https://sencanada.ca/content/sen/Committee/411/secd/rep/rep09mar13-e.pdf

I also don't remember receiving an "additional lump sum payment" while Stephen Harper and the CONS were in power from 2006 to 2015 but I do remember getting one early in 2017 from the federal Liberals. Until the Liberals select an MVA as "piss poor" as Julian Fantino was, I'm sticking with the Liberal Party since none of the other parties to date are offering me a better deal as a veteran.

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Re: When Will Government Stop Playing Games with Democracy and the Veterans Who Suffer as a Result?

Post by propat on Tue 20 Mar 2018, 19:35

hey rubicon just so ya know as many do here I voted for JT last election and have absolutely NO party favor or affiliation. just wanted to get that out there right from the start . probably not voting for JT again who failed on his promise and is now pushing for a further reduction in vets benefits post april 1st 2019 .

sean is not trying to lay the whole blame for the NVC on the libs . perhaps should have added the unanimous thing but it was really just a mention in passing on the way to the subject at hand the new changes and how they circumvented normal proses to get there .

ive hared him rail against the cons for years starting when they implemented the NVC in 2006 when they had every opportunity to scrap it .

yes the NVC was the libs brainchild . it was voted in unanimously . the cons could have stopped it but implemented it instead .

we all know these facts but this was not the subject of his column at all and the work and well researched material that went into that I think ill forgive him for a small omit ion on a small pass through reference .

JMO

propat

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Re: When Will Government Stop Playing Games with Democracy and the Veterans Who Suffer as a Result?

Post by Rubicon on Tue 20 Mar 2018, 22:36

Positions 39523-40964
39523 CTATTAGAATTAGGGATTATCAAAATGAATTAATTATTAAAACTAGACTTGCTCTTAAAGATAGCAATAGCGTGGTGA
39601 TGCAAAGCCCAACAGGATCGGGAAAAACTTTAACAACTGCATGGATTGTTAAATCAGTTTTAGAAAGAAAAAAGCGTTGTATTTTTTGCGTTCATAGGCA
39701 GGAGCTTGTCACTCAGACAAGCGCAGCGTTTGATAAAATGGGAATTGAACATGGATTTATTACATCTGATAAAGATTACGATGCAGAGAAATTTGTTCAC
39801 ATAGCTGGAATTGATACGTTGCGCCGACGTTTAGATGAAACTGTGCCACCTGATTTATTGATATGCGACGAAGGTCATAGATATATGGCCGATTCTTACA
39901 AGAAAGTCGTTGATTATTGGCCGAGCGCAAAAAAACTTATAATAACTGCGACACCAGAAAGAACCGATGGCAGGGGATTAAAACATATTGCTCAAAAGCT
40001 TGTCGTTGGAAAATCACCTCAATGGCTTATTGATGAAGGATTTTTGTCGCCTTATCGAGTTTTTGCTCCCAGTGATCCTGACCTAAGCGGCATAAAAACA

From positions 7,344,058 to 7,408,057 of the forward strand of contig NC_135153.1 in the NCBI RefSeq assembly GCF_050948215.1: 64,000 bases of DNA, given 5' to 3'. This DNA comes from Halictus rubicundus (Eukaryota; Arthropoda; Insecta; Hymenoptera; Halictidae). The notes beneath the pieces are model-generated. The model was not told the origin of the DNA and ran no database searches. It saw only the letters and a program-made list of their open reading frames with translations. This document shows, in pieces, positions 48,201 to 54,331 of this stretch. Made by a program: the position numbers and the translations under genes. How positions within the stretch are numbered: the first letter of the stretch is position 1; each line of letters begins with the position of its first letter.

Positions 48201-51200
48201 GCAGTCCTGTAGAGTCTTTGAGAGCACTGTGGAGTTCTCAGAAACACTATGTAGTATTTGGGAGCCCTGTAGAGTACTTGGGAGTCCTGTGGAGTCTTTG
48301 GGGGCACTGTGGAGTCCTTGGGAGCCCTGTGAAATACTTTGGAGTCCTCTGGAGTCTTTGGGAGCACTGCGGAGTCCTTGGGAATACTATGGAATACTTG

Fair enough Propat. And I'll also admit to voting Liberal for the first time in my life in the last federal election after voting for 35 years as a Conservative. Old Stephen hung around too long and spoiled it for me so it was time to heave him and his party of sheep IMO. While I'm not in love with Justin, he has put some money where his mouth is. Is it enough? Hell no, but it is money and a move back in the right direction and something no other federal party has done since the NVC was implemented by all parties. I give credit where credit is due. Now, if a certain group of people currently working quietly on Canada's smallest island province this week manage to iron out a pension for life worth talking about; I'll also give credit where credit is due and once again vote accordingly. Here's hoping it isn't a wasted effort in taxpayer money along the lines of the Phoenix Pay System (implemented by the CONS) or a multi-million dollar payout to an enemy combatant (decided by the Liberals). Time for some CBD oil and a good night's sleep ...

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Re: When Will Government Stop Playing Games with Democracy and the Veterans Who Suffer as a Result?

Post by propat on Tue 20 Mar 2018, 22:52

yes buds I get that all right and I sure as heck hope they do get it straight but nothing can go ahead without GOC say so . thing is all that matters to them is the politics . we don't politically matter to them right now so we don't matter at all. this could change come election time as it did last election and then maybe the world will turn our way for a change .

have a good one buds